For Labour to form a majority government without Scottish seats, they would need to launch an unprecedented assault on both former Labour seats and deepest-blue Tory heartlands. In the last decade, with the exception of the (now apparently forgotten) 2017 election, Labour have achieved nothing but the failed defence and slow collapse of their own traditional voting base, feebly compensated by the accumulation of votes in urban centres.
There’s no evidence so far that the contradiction between the need to win back dozens of Scottish seats and the hope that a Union Jack will somehow reconstruct the torched bridges to former Labour strongholds is causing any friction in the minds of Starmer or his immediate circle.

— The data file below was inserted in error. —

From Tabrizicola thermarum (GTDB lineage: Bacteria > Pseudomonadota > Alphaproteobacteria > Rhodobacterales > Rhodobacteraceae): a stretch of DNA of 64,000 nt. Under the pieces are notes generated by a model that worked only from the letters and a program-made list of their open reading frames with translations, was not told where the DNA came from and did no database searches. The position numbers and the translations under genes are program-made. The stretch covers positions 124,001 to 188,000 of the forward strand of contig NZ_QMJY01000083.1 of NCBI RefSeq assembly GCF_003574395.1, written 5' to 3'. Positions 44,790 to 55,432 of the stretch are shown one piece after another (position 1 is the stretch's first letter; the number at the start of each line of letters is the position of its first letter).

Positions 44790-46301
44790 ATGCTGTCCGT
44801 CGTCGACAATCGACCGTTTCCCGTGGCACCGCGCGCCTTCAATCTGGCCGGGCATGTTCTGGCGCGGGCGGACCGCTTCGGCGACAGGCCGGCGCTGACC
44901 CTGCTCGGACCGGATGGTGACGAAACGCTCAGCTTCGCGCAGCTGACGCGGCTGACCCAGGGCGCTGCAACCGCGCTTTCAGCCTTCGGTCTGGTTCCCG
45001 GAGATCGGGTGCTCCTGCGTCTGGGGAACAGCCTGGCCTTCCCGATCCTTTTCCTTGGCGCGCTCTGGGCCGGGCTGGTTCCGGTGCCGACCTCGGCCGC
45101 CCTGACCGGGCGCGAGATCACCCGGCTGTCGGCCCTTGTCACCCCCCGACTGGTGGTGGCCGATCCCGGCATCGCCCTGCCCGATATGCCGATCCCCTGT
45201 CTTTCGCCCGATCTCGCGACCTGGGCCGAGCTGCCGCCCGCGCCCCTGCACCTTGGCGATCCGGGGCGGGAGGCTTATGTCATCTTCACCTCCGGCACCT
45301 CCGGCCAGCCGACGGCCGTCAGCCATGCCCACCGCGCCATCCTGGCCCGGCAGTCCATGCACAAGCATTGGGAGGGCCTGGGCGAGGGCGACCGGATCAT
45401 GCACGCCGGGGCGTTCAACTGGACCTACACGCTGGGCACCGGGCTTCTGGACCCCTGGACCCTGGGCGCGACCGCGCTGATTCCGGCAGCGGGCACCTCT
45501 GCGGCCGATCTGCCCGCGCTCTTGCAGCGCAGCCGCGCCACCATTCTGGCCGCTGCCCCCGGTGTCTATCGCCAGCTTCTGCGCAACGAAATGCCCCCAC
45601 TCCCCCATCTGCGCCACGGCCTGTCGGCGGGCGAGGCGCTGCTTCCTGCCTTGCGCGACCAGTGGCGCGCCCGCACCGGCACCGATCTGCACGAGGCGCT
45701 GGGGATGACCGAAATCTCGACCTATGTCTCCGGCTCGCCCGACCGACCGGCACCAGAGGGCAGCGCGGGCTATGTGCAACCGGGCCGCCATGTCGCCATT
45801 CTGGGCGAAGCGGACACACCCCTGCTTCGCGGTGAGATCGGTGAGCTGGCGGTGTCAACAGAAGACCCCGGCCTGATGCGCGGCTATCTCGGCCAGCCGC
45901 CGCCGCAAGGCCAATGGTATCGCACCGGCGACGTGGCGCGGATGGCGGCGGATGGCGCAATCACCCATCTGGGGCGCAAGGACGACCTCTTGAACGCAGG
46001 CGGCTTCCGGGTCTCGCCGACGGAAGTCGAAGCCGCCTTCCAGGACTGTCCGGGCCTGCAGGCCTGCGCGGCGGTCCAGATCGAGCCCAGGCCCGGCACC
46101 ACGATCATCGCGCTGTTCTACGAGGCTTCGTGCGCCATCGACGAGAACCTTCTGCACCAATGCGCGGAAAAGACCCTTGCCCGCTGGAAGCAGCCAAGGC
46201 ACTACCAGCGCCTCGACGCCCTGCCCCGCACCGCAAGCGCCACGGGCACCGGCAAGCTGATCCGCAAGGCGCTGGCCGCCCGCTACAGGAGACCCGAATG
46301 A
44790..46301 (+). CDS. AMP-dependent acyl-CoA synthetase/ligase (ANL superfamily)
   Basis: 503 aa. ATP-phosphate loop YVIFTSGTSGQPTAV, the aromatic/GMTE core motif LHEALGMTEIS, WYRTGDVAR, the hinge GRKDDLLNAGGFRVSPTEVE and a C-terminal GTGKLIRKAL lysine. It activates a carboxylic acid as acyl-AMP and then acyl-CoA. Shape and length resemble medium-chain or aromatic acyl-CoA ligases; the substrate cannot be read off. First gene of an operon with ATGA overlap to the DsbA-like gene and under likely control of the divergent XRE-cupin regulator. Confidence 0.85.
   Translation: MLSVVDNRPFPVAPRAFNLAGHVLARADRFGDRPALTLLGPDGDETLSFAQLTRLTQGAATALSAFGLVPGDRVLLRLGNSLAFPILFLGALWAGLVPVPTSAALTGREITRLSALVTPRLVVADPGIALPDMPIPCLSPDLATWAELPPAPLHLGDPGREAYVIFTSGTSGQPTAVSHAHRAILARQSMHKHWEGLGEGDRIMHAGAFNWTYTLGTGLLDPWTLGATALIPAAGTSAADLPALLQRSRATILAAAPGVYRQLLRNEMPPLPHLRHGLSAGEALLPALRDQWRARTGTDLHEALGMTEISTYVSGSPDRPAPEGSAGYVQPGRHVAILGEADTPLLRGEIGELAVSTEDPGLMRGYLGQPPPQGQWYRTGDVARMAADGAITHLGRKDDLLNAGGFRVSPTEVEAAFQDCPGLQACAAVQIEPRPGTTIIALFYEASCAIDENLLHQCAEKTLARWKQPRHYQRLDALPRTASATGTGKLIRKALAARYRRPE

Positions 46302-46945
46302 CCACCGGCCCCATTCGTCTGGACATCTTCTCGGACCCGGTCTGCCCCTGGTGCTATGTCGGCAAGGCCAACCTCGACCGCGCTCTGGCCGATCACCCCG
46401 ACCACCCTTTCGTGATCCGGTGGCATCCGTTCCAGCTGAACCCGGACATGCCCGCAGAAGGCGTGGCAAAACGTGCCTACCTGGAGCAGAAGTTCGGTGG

It should be noted at this point that Scotland is probably not just a problem in the form of the Scottish National Party. Even some current anti-independence voters are now carried in the slipstream of a more general sense of Scotland’s specific national interest. A perception of that Scottish interest was once part of the Labourist project – this no longer seems to be the case.
Finally, there is a vicious feedback loop between this cognitive failure on Starmer’s part and the fortunes of his leadership in Scotland. Late last year, he appeared in Scotland to advance a message of federalism. It’s a project next to no one in Scotland believes in, for more than one good reason, and did nothing to clear a pathway to a Labour majority in 2024.
This week’s big idea – just as ill-defined and just as insincere – is unlikely to break that pattern.